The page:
A new grey area for retailers

Struggling retailers have long lobbied the government to lower the GST threshold for online purchases, but an even bigger hurdle looms in Australia's demographic shift.

Australia's ageing population has made the outlook for retailers especially bleak. Research by the Reserve Bank of Australia shows that older Australians spend significantly less than younger households, with a higher share of that spending allocated to essential services rather than retail goods.

For decades, economic growth in Australia has been boosted by favourable demographics. We were, on average, at a highly productive age and we also experienced a sharp rise in female participation in the workforce. Everything from housing to tax revenue to retail spending to growth benefited from these developments.

But in recent years, that process has begun to change and our demographics are beginning to work against the Australian economy. We are now a little too old and female participation is at a high – but not improving – level. An increasing share of Australians are now retired.

Regular readers of my columns will have read a fair bit about the ageing population. It is, in my view, one of the most important structural issues facing the Australian economy (Ageing pension policies will cripple Australia’s growth, November 22; Australia’s irrevocable, inevitable growth challenge, November 15).

But I’ve mainly focused on areas such as GDP growth, labour market participation, health and aged-care spending. The RBA has added to the discussion by conducting research which allows us to consider the impact that an ageing population might have on household spending.

It will come as little surprising that our income and spending patterns differ as we get older. Older Australians naturally earn and spend less than the average person. They also save a lot less as well, perhaps because retirement is what most people are saving towards.

Graph for A new grey area for retailers

Older households spend a lot less of durable goods than younger households, probably because they have already accumulated these goods. They also spend far more on essential services (such as healthcare) than younger households. By comparison, younger households spend a lot more on discretionary services such as travel, hotels and restaurants.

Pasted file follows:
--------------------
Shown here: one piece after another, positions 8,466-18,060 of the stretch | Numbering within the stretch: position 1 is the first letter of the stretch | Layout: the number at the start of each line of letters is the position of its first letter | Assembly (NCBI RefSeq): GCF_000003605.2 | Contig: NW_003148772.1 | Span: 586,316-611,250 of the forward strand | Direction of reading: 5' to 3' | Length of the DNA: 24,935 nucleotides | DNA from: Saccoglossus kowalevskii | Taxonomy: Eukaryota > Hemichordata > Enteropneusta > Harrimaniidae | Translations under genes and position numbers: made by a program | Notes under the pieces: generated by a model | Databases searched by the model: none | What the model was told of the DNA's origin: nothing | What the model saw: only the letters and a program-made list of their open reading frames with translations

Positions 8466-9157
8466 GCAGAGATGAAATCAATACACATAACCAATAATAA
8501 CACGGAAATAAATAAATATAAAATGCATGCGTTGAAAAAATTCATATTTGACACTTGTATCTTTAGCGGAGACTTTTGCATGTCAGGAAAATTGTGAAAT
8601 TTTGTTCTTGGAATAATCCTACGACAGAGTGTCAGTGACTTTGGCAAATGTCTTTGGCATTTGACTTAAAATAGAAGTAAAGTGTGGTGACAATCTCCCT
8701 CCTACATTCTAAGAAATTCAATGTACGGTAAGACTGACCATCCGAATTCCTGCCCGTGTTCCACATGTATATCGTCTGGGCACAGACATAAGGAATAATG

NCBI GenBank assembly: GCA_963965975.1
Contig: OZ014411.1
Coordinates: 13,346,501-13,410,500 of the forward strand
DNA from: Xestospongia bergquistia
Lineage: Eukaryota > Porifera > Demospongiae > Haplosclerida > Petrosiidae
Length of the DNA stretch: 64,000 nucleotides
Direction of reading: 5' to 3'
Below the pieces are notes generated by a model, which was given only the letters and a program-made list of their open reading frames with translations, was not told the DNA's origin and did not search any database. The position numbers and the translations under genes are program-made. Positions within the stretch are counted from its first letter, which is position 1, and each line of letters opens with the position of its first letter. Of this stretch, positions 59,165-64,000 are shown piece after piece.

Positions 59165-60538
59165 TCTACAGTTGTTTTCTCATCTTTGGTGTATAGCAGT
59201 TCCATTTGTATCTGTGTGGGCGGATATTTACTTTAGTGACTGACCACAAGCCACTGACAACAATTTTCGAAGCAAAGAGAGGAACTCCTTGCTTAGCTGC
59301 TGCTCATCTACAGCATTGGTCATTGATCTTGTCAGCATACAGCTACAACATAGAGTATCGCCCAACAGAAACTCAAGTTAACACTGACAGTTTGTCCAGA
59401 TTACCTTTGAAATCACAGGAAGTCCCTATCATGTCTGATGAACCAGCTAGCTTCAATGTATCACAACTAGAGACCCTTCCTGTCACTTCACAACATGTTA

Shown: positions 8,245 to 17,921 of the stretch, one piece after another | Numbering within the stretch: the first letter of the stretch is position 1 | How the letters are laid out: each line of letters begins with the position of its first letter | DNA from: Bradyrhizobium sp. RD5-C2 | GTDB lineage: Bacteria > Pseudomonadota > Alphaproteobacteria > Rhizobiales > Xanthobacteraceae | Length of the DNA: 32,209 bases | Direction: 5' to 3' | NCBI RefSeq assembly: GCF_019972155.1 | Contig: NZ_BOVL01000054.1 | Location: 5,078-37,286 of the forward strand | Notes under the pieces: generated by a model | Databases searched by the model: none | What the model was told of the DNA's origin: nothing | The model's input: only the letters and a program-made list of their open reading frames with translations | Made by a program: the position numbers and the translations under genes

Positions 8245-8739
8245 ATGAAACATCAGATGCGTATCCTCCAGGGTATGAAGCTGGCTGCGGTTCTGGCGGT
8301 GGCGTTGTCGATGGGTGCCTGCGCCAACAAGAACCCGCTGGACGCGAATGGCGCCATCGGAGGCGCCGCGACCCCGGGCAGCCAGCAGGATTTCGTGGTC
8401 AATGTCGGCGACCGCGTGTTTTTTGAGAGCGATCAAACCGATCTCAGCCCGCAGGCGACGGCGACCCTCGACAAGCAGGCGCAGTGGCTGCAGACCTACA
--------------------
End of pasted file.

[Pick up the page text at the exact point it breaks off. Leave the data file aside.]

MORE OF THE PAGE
The past three decades have shown a sharp rise in spending on services compared with goods. The rise in services has been driven by dwelling and essential services, while the relative decline in goods spending has been driven by durable goods.

Graph for A new grey area for retailers

So what are the implications?

Older Australians spend less than younger Australians. They spend less on durable goods but more on essential services such as healthcare. The obvious implication is that the coming decades will be difficult for the retail sector.

As the share of the population retired increases, household spending growth will slow, with most of that growth in services. Spending on health will obviously be quite strong, which will also put pressure on the Australian budget. Soft consumption growth means soft growth in GST revenues, contributing to a further deterioration of government budgets.

Online sales will be no refuge for Australian retailers, with most developed countries suffering the same (if not greater) ageing problems. Ageing demographics aside, it is not clear that Australian retailers would perform well against cheaper competition anyway.

The domestic retail sector already faces considerable challenges from online retail but I wonder to what extent retailers have factored in the impact of an ageing population on their business models. Retailers are lobbying the government to lower the GST threshold for online purchases, but what are they doing to get ready for this structural shift in the economy?

Naturally some retailers will weather the storm better than others. The big concern, in my opinion, must be for retailers that focus primarily on selling durable goods. They perhaps don’t face the same level of online competition, but the demographics will clearly be working to their detriment. I envision an environment where a lot of retailers either close or are bought out, with economies of scale offsetting soft sales growth.

There is perhaps no sector of the Australian economy that will not be affected by the ageing of the Australian population. The retail sector is no exception and the potential changes could be devastating for Australian retailers. But are they aware of the impending challenges and do they have any strategies to deal with them? Unfortunately only time will tell.

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